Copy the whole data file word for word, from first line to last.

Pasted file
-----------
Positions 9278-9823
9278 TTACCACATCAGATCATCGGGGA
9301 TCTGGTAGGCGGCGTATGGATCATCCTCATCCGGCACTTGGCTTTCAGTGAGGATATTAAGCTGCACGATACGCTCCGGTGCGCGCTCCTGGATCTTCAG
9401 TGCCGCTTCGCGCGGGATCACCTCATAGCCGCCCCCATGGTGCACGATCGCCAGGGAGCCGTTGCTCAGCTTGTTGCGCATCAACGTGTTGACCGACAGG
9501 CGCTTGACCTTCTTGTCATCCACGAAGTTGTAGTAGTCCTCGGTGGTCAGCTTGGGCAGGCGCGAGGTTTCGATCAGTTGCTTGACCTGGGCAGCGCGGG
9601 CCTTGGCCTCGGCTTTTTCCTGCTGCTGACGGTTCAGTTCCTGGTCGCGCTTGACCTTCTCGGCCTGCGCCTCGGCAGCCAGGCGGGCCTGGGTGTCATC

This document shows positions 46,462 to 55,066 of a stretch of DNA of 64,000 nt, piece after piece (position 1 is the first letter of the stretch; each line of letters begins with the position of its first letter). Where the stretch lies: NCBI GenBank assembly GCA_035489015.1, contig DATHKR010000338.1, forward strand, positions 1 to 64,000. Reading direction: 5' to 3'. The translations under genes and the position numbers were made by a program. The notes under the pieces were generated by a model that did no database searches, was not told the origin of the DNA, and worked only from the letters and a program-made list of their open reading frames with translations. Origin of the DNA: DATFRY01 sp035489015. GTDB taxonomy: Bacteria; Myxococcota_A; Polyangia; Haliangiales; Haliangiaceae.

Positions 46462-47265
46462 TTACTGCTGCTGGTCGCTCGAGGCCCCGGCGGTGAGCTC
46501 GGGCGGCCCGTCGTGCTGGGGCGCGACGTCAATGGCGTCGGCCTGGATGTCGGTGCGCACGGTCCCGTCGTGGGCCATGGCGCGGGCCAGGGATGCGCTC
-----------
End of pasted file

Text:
Positions 9278-9823
9278 TTACCACATCAGATCATCGGGGA
9301 TCTGGTAGGCGGCGTATGGATCATCCTCATCCGGCACTTGGCTTTCAGTGAGGATATTAAGCTGCACGATACGCTCCGGTGCGCGCTCCTGGATCTTCAG
9401 TGCCGCTTCGCGCGGGATCACCTCATAGCCGCCCCCATGGTGCACGATCGCCAGGGAGCCGTTGCTCAGCTTGTTGCGCATCAACGTGTTGACCGACAGG
9501 CGCTTGACCTTCTTGTCATCCACGAAGTTGTAGTAGTCCTCGGTGGTCAGCTTGGGCAGGCGCGAGGTTTCGATCAGTTGCTTGACCTGGGCAGCGCGGG
9601 CCTTGGCCTCGGCTTTTTCCTGCTGCTGACGGTTCAGTTCCTGGTCGCGCTTGACCTTCTCGGCCTGCGCCTCGGCAGCCAGGCGGGCCTGGGTGTCATC

This document shows positions 46,462 to 55,066 of a stretch of DNA of 64,000 nt, piece after piece (position 1 is the first letter of the stretch; each line of letters begins with the position of its first letter). Where the stretch lies: NCBI GenBank assembly GCA_035489015.1, contig DATHKR010000338.1, forward strand, positions 1 to 64,000. Reading direction: 5' to 3'. The translations under genes and the position numbers were made by a program. The notes under the pieces were generated by a model that did no database searches, was not told the origin of the DNA, and worked only from the letters and a program-made list of their open reading frames with translations. Origin of the DNA: DATFRY01 sp035489015. GTDB taxonomy: Bacteria; Myxococcota_A; Polyangia; Haliangiales; Haliangiaceae.

Positions 46462-47265
46462 TTACTGCTGCTGGTCGCTCGAGGCCCCGGCGGTGAGCTC
46501 GGGCGGCCCGTCGTGCTGGGGCGCGACGTCAATGGCGTCGGCCTGGATGTCGGTGCGCACGGTCCCGTCGTGGGCCATGGCGCGGGCCAGGGATGCGCTC